So why did my wonderful husband send this to me? Because I've been buried this week in my galley proof, proofreading. Line by tedious line. Nearly 90,000 words worth. Checking for errant commas, dropped letters, spacing issues, typos, accidental shifts in tense. Hour after hour, days on end.

And what do I have to show for it? Nothing. Except eye strain and four baskets of clean, unfolded laundry.

Will anyone read my book and say, "Wow! What an excellent job of proofreading the author and editor did! There's not a single typo!" 


But if I miss that mispelled word, if I miss the dropped letter that changes the to he, they will notice then. And not in the way I want them to.

Writing - and publishing - is not just about the big things you do that everyone sees. Sometimes it's about the big things you do that nobody notices.


  1. What an awesome post. :0) Thank you for sharing. It's a great thing to shift our attitudes every once in a while and look at things a little differently. There are so many things that go right daily that we take for granted. You are doing great, girl!! I'm proud of you...and as long as the clothes are clean-well, you are further than I am. LOL :0)

  2. I love this post. It's the little things that add up, the things that no one sees you doing.

  3. I'm waiting for 2012, ha,ha.

    I thought the "Miracle on the Hudson" really was a miracle. Heaven knows, if I was on a plane and somebody told me we were landing in the water, I'd be pretty sure I was going to see Saint Peter that day.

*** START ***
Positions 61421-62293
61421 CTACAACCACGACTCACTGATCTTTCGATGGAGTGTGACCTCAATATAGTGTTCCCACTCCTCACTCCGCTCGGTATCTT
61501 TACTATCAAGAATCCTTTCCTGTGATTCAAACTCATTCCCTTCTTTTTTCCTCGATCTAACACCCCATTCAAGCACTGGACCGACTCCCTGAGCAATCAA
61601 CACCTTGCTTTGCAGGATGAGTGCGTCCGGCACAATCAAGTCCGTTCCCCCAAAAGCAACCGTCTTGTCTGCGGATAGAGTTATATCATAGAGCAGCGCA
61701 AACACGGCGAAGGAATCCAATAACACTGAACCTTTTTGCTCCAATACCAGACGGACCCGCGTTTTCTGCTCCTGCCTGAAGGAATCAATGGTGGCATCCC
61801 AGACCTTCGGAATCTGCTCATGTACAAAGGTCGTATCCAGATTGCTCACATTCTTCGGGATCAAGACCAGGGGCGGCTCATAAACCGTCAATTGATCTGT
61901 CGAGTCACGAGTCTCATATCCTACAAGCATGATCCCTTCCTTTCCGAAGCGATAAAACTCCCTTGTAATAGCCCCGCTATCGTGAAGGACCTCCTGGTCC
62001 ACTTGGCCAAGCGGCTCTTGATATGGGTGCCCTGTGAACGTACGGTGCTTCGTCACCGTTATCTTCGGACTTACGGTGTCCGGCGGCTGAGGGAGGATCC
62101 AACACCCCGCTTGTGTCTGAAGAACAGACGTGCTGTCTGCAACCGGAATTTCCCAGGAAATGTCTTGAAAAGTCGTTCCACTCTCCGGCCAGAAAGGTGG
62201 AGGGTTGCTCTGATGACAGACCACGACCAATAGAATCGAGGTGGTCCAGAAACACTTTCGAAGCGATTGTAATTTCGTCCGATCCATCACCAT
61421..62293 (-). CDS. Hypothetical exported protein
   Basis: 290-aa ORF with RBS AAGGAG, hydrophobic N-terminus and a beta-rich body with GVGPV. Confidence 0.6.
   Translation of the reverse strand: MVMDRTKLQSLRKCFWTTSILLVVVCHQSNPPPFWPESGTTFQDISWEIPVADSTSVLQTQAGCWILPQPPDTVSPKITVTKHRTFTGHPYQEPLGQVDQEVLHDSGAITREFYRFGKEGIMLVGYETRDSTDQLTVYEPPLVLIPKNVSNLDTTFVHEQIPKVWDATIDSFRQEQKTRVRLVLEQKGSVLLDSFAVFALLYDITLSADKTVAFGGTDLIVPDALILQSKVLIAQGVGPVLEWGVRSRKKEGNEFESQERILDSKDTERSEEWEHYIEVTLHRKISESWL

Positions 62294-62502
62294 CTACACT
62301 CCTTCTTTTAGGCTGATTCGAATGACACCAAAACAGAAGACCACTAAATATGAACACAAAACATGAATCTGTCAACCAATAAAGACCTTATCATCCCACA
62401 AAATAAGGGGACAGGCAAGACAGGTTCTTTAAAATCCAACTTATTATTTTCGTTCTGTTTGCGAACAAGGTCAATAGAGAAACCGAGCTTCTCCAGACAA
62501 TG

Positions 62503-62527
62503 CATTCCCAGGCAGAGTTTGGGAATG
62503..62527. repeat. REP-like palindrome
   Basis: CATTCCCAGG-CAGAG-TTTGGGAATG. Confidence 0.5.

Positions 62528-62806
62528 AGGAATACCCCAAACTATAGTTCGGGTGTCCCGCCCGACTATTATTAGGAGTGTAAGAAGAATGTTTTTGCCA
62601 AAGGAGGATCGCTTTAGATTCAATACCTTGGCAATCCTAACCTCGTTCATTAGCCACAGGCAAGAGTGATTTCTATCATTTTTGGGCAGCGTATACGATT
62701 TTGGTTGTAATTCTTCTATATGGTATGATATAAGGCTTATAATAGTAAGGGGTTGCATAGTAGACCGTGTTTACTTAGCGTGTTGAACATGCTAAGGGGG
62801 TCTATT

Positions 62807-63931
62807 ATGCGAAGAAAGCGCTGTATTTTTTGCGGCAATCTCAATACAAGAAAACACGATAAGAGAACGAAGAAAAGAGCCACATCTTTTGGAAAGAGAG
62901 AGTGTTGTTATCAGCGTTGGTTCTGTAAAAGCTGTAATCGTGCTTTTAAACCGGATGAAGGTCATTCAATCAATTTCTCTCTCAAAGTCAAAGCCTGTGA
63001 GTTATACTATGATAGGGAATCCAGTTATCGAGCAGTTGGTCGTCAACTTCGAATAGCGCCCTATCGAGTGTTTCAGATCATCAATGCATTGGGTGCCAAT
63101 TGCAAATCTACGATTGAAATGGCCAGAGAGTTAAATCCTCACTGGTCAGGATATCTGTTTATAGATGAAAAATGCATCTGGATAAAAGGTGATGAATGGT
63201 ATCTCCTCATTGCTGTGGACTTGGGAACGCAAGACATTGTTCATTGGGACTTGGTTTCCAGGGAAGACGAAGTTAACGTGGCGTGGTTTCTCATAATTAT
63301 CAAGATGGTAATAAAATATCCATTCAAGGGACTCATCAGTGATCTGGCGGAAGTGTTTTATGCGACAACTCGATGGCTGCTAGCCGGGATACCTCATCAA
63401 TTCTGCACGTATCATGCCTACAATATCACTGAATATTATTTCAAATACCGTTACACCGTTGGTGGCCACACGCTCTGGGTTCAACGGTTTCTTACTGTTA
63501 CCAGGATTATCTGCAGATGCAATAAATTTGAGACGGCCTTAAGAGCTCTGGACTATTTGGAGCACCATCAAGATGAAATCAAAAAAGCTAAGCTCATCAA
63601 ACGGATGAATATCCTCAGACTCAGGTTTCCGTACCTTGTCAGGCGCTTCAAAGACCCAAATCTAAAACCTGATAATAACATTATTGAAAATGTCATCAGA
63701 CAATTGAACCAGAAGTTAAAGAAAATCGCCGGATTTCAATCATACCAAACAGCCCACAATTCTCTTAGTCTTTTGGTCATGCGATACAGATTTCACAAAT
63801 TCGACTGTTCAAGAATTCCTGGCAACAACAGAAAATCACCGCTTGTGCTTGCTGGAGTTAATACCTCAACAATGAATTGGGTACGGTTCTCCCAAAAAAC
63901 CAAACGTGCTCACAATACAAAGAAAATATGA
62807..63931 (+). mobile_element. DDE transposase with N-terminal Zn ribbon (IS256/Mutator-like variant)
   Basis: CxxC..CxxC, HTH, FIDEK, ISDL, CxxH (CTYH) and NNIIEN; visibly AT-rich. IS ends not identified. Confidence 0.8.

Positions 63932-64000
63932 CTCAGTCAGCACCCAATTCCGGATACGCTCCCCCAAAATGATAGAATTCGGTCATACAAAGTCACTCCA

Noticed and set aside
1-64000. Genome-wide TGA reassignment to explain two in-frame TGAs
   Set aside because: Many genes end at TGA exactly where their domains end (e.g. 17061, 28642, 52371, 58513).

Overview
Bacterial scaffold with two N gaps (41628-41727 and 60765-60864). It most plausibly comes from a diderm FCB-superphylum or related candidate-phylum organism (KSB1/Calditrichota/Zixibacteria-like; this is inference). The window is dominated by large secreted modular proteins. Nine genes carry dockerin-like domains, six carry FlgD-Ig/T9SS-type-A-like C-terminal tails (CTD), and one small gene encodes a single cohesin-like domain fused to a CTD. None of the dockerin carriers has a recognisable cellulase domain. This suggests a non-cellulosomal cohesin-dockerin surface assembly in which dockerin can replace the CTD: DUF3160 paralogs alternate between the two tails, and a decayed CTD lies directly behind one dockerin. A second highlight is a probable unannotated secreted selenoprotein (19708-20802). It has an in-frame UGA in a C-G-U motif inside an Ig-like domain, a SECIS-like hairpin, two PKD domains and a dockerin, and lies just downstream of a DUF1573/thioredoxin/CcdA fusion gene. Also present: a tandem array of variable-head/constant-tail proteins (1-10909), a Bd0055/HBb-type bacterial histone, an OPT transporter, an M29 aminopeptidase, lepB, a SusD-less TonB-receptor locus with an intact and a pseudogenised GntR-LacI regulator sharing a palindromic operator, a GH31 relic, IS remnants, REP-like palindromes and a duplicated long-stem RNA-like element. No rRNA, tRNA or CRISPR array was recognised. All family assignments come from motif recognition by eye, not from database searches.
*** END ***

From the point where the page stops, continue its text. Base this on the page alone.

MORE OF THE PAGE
4. Kristi - did I forget to mention the dishes piled in the sink and the layer of dust on the furniture and the bathrooms?? :)

    Patti - the writing always feels like the most important thing, but I've read good stories that all I can remember about them was the bad editing and proofing. You're right - Those little things ARE important!!

    Christy - I thought it was a miracle too! I don't know why all miracles have to look the same. I actually think it's a miracle those hulking pieces of metal stay up in the air at all. My husband keeps trying to explain it's science, but I'm not convinced. It looks a little like magic to me!

  5. Great post.

    "at is a lot of miracles that no one notices"

    I knew about the Y2k problem a bit before most as I was studying Computer Science at the time. I graduated in '99, so I missed the bit y2K cash in. I'll just have to wait until the Y10K crisis hits. I'm sure there will still be mainframes around then, running old Cobol code. :)

  6. What great insight! You are right. Your writing should go unnoticed by the reader. I mean everything should flow so smoothly that the reader JUST READS which is a shame because we spend so much time perfecting the prose and grammar.